How I’m Fighting My Biggest Fear as an Illustrator

*Reading Time: 3 minutes*

As a creative, as much as I hate to say it, I’m a pretty sensitive person. Doing something artistic leaves me vulnerable, heart splayed on my sleeve as others judge me and my work. That can be scary. For others, downright terrifying. But you know what scares me the most?

The blank page.

I have 9 pure white canvases staring straight at me as I write this. I have a sketchbook that’s about 12% filled in and stacks of computer paper begging to be scribbled on. If you’re experiencing the same fear as I, here’s a couple of tips I’m using to beat it.

Ask yourself:

Where is this fear coming from?

My fear of the blank page is holding me back from expressing myself, from making, and creating. If we don’t realize that this is a problem, then finding the solution is impossible.

I found out where my fear is coming from.
I have this feeling that everything needs to be perfection on the first round. I need to make something that will appeal to the masses, and I’m afraid of pouring my heart into a painting that will get no reception, therefore, the piece might never find it’s home.

All in all, it needs to sell.

No need to sugarcoat it. I work in a limited space. I love having my work admired and loved. But at the end of the day, it needs to sell as well. This allows space in my room to free up, it allows more paintings to get on canvases, it allows me to reinvest in my business as well as myself. That’s the reality. But does it always have to feel this way?

How can I beat this fear?

I have to do these four things:

  • Realize that every piece doesn’t have to be a masterpiece.
  • Know from the start that a project may not look 100% how I envisioned it.
  • Allow myself to let go and create is the most important part of creating!
  • I need to stop being scared.

If you’re dealing with the same thing I am, here’s a couple of tips that worked for me:

Just Do It.

Nike knows what they’re talking about. The hardest thing when it comes to creating is actually getting up to create.

Make the time for it. Don’t have that little voice nag you day in and day out about not finishing your projects while endlessly scrolling on Facebook. That’s procrastination settling in. Experimentation is where ideas truly get to flow and flourish. Once the first mark is down on paper or your surface of choice, then it’s time to have some fun.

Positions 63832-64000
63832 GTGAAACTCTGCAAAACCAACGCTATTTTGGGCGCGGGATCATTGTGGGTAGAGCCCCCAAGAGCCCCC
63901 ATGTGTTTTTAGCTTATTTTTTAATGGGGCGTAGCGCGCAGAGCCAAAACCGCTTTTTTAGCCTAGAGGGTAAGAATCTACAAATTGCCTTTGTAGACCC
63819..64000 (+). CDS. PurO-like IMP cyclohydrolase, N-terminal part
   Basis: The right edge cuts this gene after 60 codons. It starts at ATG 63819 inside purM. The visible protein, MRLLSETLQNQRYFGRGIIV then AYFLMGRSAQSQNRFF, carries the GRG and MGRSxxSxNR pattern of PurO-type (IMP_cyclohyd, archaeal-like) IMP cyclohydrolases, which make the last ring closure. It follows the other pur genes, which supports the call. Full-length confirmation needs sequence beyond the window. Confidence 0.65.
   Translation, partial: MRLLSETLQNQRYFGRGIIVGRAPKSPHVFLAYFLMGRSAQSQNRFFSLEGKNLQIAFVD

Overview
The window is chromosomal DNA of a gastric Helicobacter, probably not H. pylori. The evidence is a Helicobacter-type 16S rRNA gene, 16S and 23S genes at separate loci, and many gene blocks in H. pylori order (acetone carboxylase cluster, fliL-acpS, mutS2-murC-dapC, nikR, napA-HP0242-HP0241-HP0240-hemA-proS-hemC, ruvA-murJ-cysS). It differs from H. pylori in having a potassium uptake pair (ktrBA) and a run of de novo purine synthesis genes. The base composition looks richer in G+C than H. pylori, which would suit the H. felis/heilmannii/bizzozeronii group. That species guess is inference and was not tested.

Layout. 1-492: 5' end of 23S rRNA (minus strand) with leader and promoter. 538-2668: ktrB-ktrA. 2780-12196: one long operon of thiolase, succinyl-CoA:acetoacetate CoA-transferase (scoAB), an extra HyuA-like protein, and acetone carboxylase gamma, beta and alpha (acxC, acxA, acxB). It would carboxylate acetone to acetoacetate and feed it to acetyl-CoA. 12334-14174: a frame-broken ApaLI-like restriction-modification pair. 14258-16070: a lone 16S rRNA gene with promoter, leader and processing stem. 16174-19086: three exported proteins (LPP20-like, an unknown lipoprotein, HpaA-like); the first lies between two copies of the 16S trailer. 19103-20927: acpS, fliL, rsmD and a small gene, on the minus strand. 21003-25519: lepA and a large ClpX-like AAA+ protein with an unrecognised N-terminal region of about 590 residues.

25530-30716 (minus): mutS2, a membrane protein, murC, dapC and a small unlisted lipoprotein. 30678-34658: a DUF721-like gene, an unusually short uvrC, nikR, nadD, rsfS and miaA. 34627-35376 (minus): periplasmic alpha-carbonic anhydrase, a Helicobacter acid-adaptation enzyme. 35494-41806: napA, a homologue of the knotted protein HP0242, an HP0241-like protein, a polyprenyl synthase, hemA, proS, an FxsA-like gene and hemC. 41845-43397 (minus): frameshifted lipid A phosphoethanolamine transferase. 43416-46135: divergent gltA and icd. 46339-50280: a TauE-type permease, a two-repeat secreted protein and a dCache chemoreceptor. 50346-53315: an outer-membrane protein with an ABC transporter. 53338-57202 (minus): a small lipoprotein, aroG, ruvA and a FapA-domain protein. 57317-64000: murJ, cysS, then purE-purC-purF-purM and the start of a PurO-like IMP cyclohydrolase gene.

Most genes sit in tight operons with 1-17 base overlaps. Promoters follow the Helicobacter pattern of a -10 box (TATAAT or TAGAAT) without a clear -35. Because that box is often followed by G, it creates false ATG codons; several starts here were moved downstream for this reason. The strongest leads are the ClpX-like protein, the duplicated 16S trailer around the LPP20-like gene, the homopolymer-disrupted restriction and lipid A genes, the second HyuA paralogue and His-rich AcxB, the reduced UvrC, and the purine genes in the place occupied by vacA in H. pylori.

Repeat this Mantra: Finished. Not Perfect.

This is so crucial to every creative job that’s done. From writing, to drawing, to music.

I learned to stop being so precious with what I’m creating and if something doesn’t look right then keep working through it. This is what artists refer to as the “ugly stage”. It’s crucial that you keep going with your work because 70% of the painting and drawing process will be ugly!

Case in point:

Projects need to be completed, that’s all that’s required. Once it’s done, then that’s where the fun starts and revisions occur. One thing I’m embracing is that it’s okay for do overs and it’s okay to try again.

This video explains it all.

“But, I Don’t Want to Ruin It!”

I understand. You’ve got something going on and it’s looking better than you ever thought it would. We feel like we don’t want to ruin what we have. But, if we continue to feel like that, then we’ll never get anywhere in art, or in life.

When mistakes are made, or when my pieces fall flat (which many times they do!) it’s time to get critical and figure out what made it fall.

Accept the Mistakes

No, every piece doesn’t have to be a masterpiece, and that’s okay. Enjoy the process of creating and grow that body of work. I’ll never get better if I don’t keep trying. That’s what I need to remind myself every day.

This is how I’m fighting my biggest fear as an illustrator.

Well, now that I opened myself up about my struggles, what do you fear most when creating art?

Share it in the comments below! Maybe someone else is dealing with the same thing.

Until next week!


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